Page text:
All European citizens are entitled to reciprocal health care in Greece but you will need to have a European Health Insurance Card (this replaces the old E111 form):
Note however that the EU Health Card is intended to cover basic and essential medical care costs only – such eventualities as repatriation are not covered and can be extremely costly, so it is advisable to have extra private holiday insurance. If required medical records need to be forwarded to the IKA (Idrina Kinonikon Asfalisseon), which has regional offices and branches known as ‘parartimata’. You should only visit doctors and dentists registered under the IKA scheme.
Most visitors to Greece have found that in case of health problems the local chemist should be the first port of call. A visit to a private doctor can cost upwards of 50€ whereas pharmacists, who are highly qualified in Greece, give free consultations. Furthermore antibiotics, sleeping pills and many other drugs that are usually only available on prescription in many countries can be got over the counter in a Greek pharmacy. You will need your passport for identification purposes however. Greek pharmacists can often provide repeat prescriptions also.
You are free to choose your doctor or dentist and aren’t required to register. You also don’t need a referral from your doctor to see a specialist. Specialists generally have waiting lists, but if it’s urgent you can usually pay to see a private specialist and claim back most of the costs afterwards through your European Health Insurance coverage (or private policy).
If you are going to be working permanently in Greece or are going there to retire you need to get hold of a medical booklet (or ‘iatrico vivliario’) from your local IKA office. This must be shown each time you visit a doctor or hospital. Doctor and hospital treatment within the Greek system is free, but you will be charged 25 per cent of the cost of prescriptions (pensioners pay ten per cent). Most foreign residents also subscribe to a complementary health insurance fund that pays the portion of medical bills not covered by social security. Otherwise private health insurance will be needed, which is in fact mandatory for non-EU residents when applying for a visa or residence permit. Note that some foreign insurance companies don’t provide sufficient cover to satisfy Greek regulations: it’s recommended to check with the Greek embassy or consulate in your home town regarding this.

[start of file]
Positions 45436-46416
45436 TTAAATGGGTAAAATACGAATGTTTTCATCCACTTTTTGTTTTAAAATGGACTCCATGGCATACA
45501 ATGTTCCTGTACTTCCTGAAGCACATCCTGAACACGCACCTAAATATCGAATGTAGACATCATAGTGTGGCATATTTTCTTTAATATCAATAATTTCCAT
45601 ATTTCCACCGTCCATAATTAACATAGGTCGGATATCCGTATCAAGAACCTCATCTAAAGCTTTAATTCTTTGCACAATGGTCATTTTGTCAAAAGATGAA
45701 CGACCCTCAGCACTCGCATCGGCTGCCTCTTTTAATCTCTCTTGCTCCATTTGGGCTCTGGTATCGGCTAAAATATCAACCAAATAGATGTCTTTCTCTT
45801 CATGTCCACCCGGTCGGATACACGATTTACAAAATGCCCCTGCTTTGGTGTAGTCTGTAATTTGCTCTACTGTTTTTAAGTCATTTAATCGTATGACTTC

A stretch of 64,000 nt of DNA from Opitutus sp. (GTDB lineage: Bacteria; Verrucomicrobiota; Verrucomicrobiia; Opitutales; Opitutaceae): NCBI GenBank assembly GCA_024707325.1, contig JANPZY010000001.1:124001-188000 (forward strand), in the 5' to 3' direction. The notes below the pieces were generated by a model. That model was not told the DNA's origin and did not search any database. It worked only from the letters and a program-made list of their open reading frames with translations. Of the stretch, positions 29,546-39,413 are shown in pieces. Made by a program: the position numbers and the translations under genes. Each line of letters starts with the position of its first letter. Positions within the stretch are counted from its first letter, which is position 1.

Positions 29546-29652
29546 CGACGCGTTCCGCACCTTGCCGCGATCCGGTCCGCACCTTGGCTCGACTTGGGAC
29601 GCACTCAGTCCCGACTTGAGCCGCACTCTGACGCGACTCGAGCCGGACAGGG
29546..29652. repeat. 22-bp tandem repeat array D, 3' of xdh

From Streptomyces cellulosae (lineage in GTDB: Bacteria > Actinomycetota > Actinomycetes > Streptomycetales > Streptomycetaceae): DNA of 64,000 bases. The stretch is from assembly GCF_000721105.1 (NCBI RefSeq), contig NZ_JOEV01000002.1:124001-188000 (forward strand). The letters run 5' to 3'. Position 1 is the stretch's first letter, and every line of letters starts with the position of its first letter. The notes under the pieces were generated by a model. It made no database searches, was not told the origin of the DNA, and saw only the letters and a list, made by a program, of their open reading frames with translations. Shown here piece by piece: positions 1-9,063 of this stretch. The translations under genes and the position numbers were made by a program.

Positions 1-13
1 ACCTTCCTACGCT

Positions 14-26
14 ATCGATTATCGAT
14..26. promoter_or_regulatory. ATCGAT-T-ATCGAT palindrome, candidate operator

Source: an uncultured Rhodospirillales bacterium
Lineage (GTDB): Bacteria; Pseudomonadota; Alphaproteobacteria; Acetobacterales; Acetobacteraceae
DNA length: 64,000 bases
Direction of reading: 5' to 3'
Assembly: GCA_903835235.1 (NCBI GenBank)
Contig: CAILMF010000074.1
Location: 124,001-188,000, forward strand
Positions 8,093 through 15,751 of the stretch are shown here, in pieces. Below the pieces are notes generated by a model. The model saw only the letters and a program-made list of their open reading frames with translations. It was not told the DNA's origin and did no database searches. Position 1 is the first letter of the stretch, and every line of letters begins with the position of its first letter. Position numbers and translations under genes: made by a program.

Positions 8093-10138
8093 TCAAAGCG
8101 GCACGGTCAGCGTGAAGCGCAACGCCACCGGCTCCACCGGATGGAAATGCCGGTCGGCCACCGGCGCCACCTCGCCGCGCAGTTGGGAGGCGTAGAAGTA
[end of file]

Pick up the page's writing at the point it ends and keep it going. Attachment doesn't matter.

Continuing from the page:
Make a note of these useful numbers, which can be dialled within Greece from any phone:
With so much to deal with before leaving your home country, (taxes, moving house, paperwork etc.) the careful planning of your expatriation to Athens is an essential step. As far as healthcare is concerned, your local social security scheme won’t be accompanying you to your host country and, once abroad, you might be surprised by the care system you find in Greece. So, before leaving, make sure you have appropriate cover!
EasyExpat.com works in partnership with APRIL International to provide specific insurance solutions for travelling or staying outside your country of nationality.
Designed for either short or long stays, APRIL International’s insurance policies offer protection against any problems that might arise before departure or during your time in Greece: cancelling your trip, medical expenses following an illness or accident, needing to be repatriated, causing damage to a third party or losing your luggage.
For more information on expat health insurance in Greece, visit our partner APRIL International